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Colombian House of Representatives Passes “Victims Act”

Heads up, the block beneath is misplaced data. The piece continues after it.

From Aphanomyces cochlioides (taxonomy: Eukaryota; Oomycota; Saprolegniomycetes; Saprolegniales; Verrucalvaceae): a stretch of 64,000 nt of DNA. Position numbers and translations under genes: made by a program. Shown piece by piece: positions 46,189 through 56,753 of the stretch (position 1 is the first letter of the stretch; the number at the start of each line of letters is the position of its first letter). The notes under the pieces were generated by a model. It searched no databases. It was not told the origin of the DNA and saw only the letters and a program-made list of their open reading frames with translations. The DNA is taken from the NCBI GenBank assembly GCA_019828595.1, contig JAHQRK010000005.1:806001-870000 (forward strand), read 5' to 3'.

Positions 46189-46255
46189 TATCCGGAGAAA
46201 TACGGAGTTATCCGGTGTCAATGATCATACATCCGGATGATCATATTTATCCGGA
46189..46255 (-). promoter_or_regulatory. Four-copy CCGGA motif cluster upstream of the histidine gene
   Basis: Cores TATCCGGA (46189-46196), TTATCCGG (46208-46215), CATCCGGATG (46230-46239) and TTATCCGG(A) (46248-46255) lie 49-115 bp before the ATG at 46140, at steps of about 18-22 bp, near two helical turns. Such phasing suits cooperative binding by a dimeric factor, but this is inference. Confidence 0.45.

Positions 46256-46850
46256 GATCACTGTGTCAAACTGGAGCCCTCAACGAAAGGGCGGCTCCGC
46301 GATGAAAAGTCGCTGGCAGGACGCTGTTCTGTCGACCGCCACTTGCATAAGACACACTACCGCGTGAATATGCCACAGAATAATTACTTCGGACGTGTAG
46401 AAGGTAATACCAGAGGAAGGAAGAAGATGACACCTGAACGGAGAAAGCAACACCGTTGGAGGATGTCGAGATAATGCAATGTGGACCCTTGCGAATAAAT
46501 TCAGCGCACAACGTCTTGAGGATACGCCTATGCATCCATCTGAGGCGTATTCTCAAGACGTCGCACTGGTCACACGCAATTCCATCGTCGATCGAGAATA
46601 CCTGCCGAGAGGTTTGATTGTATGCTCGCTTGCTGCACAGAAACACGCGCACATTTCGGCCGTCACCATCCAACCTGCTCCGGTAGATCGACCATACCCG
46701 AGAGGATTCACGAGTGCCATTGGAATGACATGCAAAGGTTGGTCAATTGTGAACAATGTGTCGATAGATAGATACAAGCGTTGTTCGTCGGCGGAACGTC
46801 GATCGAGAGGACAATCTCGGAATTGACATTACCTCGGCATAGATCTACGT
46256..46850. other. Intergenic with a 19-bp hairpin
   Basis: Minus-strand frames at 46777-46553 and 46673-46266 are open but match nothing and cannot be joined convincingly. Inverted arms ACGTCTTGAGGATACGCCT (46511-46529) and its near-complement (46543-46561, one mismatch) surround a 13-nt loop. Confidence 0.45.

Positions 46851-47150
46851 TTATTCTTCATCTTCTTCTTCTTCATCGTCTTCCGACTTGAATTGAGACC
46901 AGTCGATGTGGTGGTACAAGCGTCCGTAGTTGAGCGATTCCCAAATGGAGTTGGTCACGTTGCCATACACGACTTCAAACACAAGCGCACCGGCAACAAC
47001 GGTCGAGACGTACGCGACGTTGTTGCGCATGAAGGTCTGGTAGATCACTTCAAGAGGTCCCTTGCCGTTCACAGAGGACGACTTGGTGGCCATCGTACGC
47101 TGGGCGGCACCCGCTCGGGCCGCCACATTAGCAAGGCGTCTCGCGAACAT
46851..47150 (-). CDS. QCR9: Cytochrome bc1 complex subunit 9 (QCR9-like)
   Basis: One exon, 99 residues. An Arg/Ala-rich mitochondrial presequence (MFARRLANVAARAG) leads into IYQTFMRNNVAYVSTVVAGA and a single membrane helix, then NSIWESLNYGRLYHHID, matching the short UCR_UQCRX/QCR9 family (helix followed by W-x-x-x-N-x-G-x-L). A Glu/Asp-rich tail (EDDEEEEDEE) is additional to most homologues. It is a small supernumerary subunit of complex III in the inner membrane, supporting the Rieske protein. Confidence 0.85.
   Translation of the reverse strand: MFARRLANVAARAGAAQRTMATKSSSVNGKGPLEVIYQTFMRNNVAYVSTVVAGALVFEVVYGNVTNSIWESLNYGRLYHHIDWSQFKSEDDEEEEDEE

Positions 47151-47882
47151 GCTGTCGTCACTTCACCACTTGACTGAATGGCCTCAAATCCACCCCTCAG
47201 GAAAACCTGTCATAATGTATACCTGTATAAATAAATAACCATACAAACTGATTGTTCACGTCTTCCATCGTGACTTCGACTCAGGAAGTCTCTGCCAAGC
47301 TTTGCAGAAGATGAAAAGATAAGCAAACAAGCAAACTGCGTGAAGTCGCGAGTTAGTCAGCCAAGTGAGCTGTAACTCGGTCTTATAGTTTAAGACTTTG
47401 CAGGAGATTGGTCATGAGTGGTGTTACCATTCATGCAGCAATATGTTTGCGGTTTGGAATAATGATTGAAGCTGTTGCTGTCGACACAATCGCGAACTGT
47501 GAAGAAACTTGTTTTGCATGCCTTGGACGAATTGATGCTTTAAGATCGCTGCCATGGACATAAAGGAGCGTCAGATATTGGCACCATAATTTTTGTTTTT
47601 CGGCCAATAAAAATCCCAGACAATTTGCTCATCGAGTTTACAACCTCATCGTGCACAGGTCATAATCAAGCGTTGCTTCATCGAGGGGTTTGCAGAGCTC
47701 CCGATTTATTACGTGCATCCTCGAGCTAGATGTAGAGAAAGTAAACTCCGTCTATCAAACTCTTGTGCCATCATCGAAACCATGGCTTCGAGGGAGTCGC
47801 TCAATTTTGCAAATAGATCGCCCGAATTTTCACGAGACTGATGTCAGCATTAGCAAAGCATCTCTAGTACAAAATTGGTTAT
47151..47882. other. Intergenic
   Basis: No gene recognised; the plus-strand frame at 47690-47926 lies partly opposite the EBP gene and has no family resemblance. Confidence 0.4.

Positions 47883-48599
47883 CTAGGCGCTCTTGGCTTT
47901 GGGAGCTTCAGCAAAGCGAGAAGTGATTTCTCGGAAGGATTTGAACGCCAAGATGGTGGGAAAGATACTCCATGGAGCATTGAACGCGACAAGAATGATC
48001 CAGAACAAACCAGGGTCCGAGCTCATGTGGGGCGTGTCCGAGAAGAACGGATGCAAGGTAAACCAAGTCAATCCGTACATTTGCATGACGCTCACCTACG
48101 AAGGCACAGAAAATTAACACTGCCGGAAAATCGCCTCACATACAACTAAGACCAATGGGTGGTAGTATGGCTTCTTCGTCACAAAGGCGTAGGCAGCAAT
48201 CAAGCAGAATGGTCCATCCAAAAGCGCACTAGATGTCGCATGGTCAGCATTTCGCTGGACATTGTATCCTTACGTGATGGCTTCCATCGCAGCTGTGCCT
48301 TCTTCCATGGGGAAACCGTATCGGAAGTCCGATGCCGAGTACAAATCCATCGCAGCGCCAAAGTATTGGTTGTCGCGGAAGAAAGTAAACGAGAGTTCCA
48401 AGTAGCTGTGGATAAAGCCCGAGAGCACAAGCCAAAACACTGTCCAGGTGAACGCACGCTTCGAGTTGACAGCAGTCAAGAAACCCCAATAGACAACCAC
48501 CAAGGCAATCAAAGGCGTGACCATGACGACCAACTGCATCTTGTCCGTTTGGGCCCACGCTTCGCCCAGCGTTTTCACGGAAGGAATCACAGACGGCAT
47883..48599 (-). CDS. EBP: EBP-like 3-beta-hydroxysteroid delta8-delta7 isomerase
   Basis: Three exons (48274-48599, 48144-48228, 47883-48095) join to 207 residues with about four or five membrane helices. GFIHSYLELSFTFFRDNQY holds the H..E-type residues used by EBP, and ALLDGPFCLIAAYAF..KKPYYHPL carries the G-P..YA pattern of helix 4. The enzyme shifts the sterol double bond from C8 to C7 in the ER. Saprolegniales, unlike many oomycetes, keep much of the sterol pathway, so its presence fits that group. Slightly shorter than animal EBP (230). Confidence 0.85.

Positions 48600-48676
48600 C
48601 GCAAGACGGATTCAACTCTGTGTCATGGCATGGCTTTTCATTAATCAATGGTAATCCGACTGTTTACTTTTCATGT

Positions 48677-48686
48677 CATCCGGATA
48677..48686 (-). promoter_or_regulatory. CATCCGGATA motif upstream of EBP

first_imgBy Dialogo June 18, 2009 Bogotá, June 16 (EFE). – Today the Colombian House of Representatives passed the “Victims Act” (Ley de Víctimas), which seeks to economically compensate the thousands of people affected by violence in that country. The Minister of Internal Affairs and Justice, Fabio Valencia Cossio, said that by approving this act “the balance between the respect for international standards and the Colombian Constitution and laws will be achieved regarding fiscal feasibility and political responsibility.” According to the Press Service from Casa de Nariño, the headquarters of the Executive power, Valencia Cossio emphasized that “the Act takes responsibility for the thousands of families that have been affected by more that 50 years of violence in Colombia.” According to Valencia, Colombian President Álvaro Uribe has made the country a pioneer in the enforcement of transitional justice “despite how, throughout the world, it is normally enforced at the end of a confrontation or a peace process.” He also said, regarding this project of parliamentary origin, that “fundamental elements have been added to allow not only the current decree in force for the compensation by administrative proceedings in Colombia, but also an act to compensate the people both economically and integrally.” Now the project will pass to the Conciliatory Commission, since there are discrepancies with the Senate’s approval. Uribe praised the project’s approval, and said that “in the past (the victims) did not make claims because they were afraid or they thought it would be useless. Today we have more that 220 thousand victims registered in the waiting list for compensation.” He explained that these economic compensations presuppose “a high-cost measure for the Treasury in years to come, but it is necessary to eliminate the seeds of revenge.” Meanwhile, the deponent of the Act, Congressman Guillermo Rivera, told the press that by passing this law “the government and the Uribist coalition committed an atrocity toward the victims of this country.” He explained that the way this Act had been laid out, only after a judiciary sentence is passed would the victims of state agents be compensated and receive benefits. He added that the government did not consider the multiple observations that the opposing party made. He remarked that “what is worse is that, according to the Act’s layout, victims such as the mothers of the Soacha youngsters missing and murdered by the military will not receive any benefits. This conveys a terrible image to the international community.” He announced that, jointly with Senator Juan Fernando Cristo of the Liberal Party, he will present a lawsuit against the approved Act based on several unconstitutionality errors. On the other hand, the National Bureau of Victims, which gathers human rights defenders, reported in a press release that the approval of the “Victims Act does not meet the minimum international and constitutional standards regarding the rights of victims of human rights violations and infractions of international human rights.” Furthermore, they state that “the observations made by Office of the United Nations High Commissioner for Human Rights to the Colombian government and Congress were disregarded.” They also state that the initiative considered neither the suggestions expressed by more than 4,000 victims in 9 regional hearings nor the requests expressed in more than 12,000 letters sent to the House of Representatives.last_img read more